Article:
a town outside Juarez, Mexico
I lived out in the west Texas town of El Paso for the first fourteen years of my life. It is a border town situated next to one of the crime capitals of the world, Juarez, Mexico, but back then it was a weekend trip destination to drink sugary Mexican cokes and shop for cheap shoes.
When I moved to San Antonio the summer before freshman year, I was surprised at how subtly different the culture was here in S.A. compared to my desert homeland. The change was most evident in the food: instead of burritos you got tacos, instead of red enchiladas you got brown enchiladas, instead of gigantic tamales that cost a few dollars per dozen you got an expensive bag of finger food tamales. To a Border-Mexican, S.A. seemed like a watered down, TexMex version of the true Hispanic culture. Sure, the city waved its fiesta flags and sold itchy wool ponchos downtown, but it didn’t have the flavor or the sound of a true Mexican settlement.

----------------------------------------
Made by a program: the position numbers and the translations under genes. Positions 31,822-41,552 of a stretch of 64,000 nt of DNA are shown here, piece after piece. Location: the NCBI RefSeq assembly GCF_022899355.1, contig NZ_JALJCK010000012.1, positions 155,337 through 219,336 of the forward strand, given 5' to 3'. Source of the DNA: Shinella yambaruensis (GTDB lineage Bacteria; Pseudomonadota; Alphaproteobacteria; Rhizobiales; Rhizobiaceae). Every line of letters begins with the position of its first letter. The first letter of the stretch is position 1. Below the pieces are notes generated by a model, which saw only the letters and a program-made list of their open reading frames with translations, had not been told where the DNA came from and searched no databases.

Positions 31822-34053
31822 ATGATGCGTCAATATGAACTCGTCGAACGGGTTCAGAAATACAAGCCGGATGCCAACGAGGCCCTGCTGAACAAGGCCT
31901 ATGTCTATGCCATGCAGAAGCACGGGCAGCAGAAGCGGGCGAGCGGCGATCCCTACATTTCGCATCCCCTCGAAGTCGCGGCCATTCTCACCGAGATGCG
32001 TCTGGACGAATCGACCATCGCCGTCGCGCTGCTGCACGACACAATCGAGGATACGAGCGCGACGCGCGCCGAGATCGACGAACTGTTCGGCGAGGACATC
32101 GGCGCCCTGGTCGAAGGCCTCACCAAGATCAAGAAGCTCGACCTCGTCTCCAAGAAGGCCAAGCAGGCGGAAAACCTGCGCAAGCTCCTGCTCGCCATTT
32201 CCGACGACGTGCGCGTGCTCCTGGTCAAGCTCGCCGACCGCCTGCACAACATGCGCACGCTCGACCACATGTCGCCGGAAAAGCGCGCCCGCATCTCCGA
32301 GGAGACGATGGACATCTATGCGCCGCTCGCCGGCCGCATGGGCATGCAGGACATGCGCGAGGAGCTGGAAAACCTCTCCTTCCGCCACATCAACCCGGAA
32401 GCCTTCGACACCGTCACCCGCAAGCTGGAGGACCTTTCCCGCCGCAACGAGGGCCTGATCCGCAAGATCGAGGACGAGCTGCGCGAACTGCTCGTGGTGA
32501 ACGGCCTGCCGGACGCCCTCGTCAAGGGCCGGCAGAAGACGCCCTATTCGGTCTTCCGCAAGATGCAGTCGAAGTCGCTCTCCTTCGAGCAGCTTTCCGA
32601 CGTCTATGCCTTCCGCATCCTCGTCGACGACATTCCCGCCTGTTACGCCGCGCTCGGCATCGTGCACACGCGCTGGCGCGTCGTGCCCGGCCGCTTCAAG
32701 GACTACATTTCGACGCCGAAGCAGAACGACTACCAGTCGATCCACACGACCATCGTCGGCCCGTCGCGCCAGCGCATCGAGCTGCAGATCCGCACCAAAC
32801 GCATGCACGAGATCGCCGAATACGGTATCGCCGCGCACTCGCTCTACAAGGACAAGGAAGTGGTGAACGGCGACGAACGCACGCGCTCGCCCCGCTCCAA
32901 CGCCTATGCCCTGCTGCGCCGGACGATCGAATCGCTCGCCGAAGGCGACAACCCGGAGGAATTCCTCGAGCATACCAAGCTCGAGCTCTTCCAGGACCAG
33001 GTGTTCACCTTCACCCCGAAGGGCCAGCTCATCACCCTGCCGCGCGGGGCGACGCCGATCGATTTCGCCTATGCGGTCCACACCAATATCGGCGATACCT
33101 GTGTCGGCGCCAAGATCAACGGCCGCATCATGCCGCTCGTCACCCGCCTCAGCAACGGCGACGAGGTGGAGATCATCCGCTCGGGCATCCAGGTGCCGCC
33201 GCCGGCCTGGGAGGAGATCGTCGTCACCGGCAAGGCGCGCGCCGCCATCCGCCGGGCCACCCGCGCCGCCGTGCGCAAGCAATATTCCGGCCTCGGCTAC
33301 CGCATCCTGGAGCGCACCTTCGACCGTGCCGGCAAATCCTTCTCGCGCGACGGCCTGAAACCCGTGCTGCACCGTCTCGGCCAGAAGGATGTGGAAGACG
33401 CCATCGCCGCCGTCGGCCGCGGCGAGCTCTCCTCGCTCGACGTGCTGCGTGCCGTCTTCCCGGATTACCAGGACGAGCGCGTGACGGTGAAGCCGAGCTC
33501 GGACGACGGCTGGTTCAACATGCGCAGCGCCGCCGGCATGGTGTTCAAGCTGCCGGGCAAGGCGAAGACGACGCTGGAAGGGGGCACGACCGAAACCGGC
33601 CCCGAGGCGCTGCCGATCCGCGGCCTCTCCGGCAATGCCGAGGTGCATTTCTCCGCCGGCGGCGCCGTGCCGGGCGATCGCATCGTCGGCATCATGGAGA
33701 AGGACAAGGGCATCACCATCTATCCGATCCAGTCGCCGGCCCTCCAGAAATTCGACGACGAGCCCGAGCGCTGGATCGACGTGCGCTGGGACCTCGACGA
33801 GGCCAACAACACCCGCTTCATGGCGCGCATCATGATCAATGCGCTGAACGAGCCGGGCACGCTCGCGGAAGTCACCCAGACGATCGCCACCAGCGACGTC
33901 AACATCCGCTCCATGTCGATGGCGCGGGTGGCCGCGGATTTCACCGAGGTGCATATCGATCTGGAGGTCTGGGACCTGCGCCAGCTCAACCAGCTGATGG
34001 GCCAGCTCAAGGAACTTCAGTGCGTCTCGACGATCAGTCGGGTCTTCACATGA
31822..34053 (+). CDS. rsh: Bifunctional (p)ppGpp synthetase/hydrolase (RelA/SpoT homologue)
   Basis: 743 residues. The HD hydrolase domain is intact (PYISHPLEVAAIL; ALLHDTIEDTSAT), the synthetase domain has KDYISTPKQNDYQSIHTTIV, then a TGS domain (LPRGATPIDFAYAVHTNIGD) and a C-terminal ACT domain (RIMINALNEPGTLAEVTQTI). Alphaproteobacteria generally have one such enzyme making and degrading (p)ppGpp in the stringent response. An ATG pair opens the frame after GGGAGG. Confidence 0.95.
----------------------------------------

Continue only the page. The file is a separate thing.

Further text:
My opinion has changed over the years. Instead of seeing a runny version of Latin life, I see a vibrant, soupy, menudo of culture. The ingredients include, yes, my Mexican heritage, but also German, Indian, Native American, Vietnamese, Cowboys, ect. All sorts of people have gathered to this very city and their varying lifestyles rolled together to create an interesting city culture unique in its composition.